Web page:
Testicles form within the lower abdomen and then move into the scrotum at around 28 weeks of pregnancy. The most common birth abnormality is a testicle that does not reach the normal location before birth. Two-thirds of these will move into the scrotum in the first few months of life. A testicle that does not reach the normal scrotum location by 6 months of age will not move afterwards and so most often surgery is recommended.

An undescended testicle usually is felt outside the abdomen. Nearly all that can be felt are located next to the base of the penis in the upper scrotum and only need to be moved further down. There is usually a hernia-like sac that is also removed during the operation. Less commonly, a testicle is located within the abdomen and cannot be felt on routine exam.

Traditionally surgery for undescended testicles in the groin have been performed making 2 incisions, one in the groin to remove the hernia-like sac and another in the scrotum to place the testicle. However the same operation can be done with the same high success rates with only 1 incision in the skin folds of the scrotum (ref), which leaves a barely visible scar. The surgeons at PARC Urology use this single scrotal incision operation for nearly all patients. Surgery for a testicle that is in the abdomen and cannot be felt in the groin is usually done using laparoscopy (tiny instruments through small incisions in the abdomen).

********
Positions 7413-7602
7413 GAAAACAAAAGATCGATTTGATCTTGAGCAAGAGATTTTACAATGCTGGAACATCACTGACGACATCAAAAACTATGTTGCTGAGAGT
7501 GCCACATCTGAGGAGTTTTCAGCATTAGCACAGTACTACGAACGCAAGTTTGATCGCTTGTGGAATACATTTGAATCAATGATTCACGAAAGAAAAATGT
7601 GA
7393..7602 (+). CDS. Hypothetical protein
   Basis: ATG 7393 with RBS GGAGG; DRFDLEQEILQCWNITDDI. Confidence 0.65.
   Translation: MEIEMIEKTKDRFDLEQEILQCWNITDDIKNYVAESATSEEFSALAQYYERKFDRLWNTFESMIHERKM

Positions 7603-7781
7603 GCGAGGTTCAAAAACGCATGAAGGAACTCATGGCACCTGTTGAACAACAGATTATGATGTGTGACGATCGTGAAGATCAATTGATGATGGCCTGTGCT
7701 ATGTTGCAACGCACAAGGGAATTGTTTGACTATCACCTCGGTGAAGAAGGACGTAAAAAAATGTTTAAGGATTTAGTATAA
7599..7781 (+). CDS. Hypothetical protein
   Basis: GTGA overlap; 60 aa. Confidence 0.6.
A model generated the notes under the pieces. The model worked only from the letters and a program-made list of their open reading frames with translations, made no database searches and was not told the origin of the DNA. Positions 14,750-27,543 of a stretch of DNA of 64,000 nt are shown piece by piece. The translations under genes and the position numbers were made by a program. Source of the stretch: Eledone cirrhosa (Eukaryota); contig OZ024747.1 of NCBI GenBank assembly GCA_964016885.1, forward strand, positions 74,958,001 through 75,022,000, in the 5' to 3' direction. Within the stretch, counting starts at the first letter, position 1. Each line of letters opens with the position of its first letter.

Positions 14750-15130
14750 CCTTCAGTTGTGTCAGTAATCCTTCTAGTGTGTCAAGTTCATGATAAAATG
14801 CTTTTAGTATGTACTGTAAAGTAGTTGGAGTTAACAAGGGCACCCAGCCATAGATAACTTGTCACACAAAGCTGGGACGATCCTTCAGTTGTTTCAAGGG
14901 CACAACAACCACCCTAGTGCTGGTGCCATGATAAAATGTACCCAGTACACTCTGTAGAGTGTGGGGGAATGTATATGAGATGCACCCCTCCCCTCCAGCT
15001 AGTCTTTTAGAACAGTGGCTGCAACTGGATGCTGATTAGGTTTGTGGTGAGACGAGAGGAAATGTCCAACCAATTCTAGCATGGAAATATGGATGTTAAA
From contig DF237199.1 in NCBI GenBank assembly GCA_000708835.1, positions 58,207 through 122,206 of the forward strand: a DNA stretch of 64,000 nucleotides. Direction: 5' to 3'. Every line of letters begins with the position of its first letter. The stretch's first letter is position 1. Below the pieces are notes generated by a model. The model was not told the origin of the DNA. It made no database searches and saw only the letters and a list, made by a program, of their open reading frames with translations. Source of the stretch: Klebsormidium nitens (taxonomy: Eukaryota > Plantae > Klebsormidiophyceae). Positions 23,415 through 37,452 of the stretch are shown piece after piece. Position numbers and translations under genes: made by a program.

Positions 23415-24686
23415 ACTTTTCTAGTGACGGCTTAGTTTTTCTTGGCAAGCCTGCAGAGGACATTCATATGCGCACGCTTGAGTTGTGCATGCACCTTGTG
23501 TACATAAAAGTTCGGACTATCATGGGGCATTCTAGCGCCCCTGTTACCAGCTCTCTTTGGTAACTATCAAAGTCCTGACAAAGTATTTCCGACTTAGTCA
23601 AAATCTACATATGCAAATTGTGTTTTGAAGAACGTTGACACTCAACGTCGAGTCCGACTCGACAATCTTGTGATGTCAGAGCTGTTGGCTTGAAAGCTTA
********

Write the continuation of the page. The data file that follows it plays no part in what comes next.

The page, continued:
There are 3 reasons given for this surgery. One is for the health of the testicle to preserve fertility. However, the majority of boys with an undescended testicle have it on only 1 side with the other testicle in the scrotum. The best available information regarding this situation is that these patients have similar fertility as those born with both testicles descended. A second reason is concern for cancer as a teenager or adult; fortunately the risk for cancer developing after surgery is very low – less than 1%. (ref) The third reason is to make the scrotum appear more normal by having a testicle on each side.

undescended testicle 1

Here is a child with an undescended left testicle. Notice how the scrotum looks lopsided without a testicle in it. The undescended testicle most often is found in the upper scrotum next to the base of the penis.

undescended testicle 2

Appearance of the scrotum after a single incision was used for surgery (on the patient’s left side). There is no scar in the groin and the incision in the scrotum is barely visible.

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